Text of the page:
(OPE-L) Re: 1, 2, 3, how many imperial powers?

From: gerald_a_levy (gerald_a_levy@MSN.COM)
Date: Wed May 28 2003 - 07:08:36 EDT

Re Allin's message sent Wednesday, May 28:

> Note that Paul [C, JL] uses the relatively straightforward term,
> "imperial power", not the more slippery "imperialist power".
> To be an imperial power, you need an empire: foreign countries over
> which you exercise direct political domination, which requires
> military power as precondition or back-up.  Being home-base to banks
> with a wide international influence is not having an empire.

Hi Allin.
Above you are identifying empire, and imperial power, with "direct
political domination"  -- hence colonialism.  Perhaps we just differ on
how general the meaning of "empire" is, but I think that we need to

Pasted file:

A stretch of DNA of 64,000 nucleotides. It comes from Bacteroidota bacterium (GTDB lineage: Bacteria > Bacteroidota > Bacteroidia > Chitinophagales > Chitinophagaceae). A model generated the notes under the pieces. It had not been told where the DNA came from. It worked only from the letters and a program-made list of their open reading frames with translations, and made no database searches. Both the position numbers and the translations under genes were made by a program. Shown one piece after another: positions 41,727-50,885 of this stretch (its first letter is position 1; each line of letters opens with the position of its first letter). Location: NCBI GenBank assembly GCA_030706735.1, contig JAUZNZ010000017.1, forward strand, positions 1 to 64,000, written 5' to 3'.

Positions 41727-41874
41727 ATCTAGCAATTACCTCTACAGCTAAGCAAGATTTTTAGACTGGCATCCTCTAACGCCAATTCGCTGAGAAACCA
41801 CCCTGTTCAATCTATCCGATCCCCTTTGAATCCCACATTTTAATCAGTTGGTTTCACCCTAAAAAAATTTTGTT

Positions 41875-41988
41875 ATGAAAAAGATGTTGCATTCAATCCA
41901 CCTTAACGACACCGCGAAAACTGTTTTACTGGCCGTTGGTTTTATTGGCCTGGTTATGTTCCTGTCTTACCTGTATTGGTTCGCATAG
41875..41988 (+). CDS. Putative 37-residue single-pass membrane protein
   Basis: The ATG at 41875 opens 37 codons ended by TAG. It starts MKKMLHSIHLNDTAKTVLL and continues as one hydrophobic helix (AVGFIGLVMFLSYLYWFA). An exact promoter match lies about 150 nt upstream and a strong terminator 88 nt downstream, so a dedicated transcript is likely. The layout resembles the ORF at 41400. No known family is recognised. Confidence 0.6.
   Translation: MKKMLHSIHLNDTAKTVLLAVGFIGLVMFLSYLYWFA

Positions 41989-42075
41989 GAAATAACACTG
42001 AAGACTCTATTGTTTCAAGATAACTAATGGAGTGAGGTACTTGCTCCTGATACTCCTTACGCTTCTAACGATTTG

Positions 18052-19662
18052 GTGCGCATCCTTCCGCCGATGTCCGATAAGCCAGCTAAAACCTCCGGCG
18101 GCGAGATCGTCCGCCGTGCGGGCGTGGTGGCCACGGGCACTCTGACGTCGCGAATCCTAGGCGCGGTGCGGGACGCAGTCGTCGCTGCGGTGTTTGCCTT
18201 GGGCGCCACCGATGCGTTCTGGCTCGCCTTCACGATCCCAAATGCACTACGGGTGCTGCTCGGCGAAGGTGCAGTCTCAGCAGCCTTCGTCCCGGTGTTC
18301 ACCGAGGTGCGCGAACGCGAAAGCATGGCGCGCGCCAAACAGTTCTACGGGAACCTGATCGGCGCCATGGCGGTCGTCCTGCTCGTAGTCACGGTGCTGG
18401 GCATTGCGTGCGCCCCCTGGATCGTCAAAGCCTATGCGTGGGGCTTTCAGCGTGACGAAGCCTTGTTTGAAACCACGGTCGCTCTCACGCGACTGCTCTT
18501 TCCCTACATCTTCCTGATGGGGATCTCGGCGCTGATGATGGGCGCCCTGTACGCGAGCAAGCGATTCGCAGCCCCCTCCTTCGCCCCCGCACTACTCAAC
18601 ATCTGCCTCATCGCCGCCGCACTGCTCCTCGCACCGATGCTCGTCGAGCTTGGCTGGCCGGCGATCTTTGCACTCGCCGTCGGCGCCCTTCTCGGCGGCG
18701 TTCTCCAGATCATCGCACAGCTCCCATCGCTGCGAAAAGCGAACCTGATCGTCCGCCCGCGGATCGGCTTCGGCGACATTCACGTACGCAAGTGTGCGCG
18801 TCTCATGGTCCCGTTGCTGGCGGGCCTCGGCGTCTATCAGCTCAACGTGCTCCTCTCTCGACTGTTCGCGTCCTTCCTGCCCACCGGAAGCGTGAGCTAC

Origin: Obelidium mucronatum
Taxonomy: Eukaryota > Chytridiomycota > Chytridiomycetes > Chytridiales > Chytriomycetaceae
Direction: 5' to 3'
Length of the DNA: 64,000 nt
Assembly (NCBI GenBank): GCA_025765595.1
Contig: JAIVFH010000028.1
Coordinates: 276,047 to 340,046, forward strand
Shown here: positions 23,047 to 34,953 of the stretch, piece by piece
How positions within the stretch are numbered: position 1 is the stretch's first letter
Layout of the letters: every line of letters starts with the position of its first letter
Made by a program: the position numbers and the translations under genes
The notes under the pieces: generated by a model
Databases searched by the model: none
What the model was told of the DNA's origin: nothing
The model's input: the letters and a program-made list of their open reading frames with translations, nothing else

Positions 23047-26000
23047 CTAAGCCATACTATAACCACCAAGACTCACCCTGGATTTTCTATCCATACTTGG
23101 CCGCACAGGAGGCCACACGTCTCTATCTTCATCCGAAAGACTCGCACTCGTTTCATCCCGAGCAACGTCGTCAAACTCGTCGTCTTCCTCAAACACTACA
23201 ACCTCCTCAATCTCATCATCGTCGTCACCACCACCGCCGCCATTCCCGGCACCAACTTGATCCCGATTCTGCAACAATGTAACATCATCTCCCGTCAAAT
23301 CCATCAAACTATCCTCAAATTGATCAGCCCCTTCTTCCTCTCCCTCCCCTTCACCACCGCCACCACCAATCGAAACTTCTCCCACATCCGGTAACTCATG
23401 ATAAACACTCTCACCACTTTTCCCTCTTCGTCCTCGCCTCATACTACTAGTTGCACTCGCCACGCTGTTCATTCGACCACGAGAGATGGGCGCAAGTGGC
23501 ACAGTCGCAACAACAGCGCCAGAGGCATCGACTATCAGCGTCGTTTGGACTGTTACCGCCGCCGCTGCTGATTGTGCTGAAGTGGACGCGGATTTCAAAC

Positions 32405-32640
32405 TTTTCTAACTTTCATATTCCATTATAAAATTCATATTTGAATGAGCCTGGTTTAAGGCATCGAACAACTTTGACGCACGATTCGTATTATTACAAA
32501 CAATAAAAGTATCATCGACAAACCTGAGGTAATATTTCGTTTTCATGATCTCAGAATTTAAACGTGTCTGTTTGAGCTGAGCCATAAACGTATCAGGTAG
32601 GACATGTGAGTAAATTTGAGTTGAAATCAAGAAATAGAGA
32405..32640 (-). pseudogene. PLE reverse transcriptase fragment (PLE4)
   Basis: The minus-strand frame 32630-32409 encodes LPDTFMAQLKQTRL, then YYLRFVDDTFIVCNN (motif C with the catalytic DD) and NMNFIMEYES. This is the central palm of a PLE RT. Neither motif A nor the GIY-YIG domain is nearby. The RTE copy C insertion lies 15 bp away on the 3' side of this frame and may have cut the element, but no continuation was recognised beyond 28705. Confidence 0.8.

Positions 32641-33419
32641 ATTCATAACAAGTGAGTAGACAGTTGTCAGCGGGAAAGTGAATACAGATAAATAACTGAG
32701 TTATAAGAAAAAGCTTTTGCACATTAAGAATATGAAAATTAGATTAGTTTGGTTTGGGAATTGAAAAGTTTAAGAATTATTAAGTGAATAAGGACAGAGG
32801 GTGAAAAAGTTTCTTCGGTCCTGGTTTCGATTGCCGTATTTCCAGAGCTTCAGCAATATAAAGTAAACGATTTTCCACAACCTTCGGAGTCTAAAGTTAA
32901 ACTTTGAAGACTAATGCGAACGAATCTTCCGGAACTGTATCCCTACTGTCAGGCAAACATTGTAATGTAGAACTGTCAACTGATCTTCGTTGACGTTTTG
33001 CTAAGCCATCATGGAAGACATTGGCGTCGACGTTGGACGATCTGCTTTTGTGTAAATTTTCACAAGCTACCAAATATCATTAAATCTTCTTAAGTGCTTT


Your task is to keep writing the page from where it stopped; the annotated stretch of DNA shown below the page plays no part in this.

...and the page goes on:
consider the particular form that empire tends towards under capitalism.
The perseverence of the economic relations between former colonial
powers and former colonies, or what some (beginning with Kwame
Nkrumah, I believe) call "Neo-Colonialism" shows, imo, that Empires
no longer require direct political domination.  Moreover, one could argue
that this form of control of one nation over other nations mirrors the
typical form of control required by capital of labor.  That is,  force
and direct control is no as longer systematically required since relations
of production and distribution are enforced by market mechanisms.
In that sense, the fear of being "beggared" (a term that Rakesh recently
used re "beggar-thy-neighbor" ) becomes a form of control of sovereign
nations (through institutions such as the World Bank and the IMF) just
as the fear of joining the IRA becomes the primary form of control by
capital of labor.

In solidarity, Jerry

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